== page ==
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Decision in case 322/2017/JUF on the European Commission’s decision not to select a candidate for the position of Long-Term Observer for an Election Observation Mission

Available languages: en
  • Case: 322/2017/JUF
    Opened on 08 Jun 2017 - Decision on 08 Jun 2017
  • Institution(s) concerned: European Commission

The case concerned the European Commission’s rejection of an application to become a Long-Term Observer in the EU Election Observation Mission to Timor-Leste. The Ombudsman inquired into the issue and found that the Commission had applied the criteria for selecting candidates and that it had replied to the complaint about the non-selection within a reasonable time. There was thus no maladministration by the Commission.

The background to the complaint

1. In January 2017, the complainant applied to participate as a Long-Term Observer in an EU Election Observation Mission[1] to Timor-Leste with the support of his home country. In February 2017, the European Commission informed the complainant that he had not been selected for the position.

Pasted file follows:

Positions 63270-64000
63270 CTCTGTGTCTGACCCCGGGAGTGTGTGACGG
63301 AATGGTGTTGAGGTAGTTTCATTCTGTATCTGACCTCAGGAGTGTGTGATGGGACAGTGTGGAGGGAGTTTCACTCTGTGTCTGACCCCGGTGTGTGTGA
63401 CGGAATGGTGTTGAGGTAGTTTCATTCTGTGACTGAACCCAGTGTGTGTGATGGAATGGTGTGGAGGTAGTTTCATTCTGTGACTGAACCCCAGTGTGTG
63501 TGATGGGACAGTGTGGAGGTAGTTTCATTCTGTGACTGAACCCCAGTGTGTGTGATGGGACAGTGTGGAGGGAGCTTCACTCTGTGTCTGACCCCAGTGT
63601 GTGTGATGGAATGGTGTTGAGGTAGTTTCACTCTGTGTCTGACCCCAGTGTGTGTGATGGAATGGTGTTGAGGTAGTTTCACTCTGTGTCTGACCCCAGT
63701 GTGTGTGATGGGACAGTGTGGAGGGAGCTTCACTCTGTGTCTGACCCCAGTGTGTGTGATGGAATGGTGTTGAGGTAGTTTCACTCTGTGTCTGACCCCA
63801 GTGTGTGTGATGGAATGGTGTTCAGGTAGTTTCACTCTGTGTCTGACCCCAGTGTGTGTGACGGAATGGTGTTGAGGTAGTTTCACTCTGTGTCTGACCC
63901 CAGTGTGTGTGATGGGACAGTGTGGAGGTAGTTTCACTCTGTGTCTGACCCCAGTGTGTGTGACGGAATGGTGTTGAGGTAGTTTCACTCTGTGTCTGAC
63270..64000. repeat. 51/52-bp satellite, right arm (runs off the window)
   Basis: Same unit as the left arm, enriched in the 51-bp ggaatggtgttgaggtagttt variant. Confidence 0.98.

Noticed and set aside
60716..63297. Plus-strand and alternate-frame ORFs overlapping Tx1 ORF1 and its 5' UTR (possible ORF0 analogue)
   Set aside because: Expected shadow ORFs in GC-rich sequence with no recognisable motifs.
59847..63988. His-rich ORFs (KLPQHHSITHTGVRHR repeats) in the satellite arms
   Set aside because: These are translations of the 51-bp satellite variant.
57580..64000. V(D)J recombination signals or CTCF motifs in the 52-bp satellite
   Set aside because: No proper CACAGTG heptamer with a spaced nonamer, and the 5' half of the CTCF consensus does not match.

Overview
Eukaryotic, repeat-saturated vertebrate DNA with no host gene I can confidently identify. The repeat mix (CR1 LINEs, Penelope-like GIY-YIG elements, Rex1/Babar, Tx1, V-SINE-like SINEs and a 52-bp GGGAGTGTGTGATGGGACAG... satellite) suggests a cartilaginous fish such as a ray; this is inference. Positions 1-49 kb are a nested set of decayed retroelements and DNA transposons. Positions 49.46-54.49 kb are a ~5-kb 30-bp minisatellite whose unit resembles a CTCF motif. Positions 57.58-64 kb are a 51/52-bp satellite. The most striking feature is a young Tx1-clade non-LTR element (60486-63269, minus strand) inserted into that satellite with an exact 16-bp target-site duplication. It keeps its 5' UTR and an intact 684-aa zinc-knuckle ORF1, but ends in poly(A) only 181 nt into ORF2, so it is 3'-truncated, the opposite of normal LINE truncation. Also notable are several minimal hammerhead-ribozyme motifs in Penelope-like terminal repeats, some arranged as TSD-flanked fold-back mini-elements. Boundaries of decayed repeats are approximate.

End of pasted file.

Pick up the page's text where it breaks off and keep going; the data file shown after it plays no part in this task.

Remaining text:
2. The complainant made a complaint to the EU High Representative against the decision not to select him, as he considered that he met all the requirements to become a Long-Term Observer. Ten days later, the Commission replied confirming its decision not to select him and setting out the reasons for its decision.

3. Dissatisfied with the reply, the complainant turned to the Ombudsman.

The inquiry

4. The Ombudsman opened an inquiry into the complaint that the European Commission was wrong not to select the complainant for the position of Long-Term Observer, given his experience. The complainant was also concerned that the Commission had failed to reply within a reasonable time-limit to his complaint about not being selected.

5.  In the course of the inquiry, the Ombudsman’s inquiry team duly considered the information provided in the complaint. In particular, the inquiry team carried out a thorough analysis of the correspondence that had taken place between the Commission and the complainant before the complainant turned to the Ombudsman.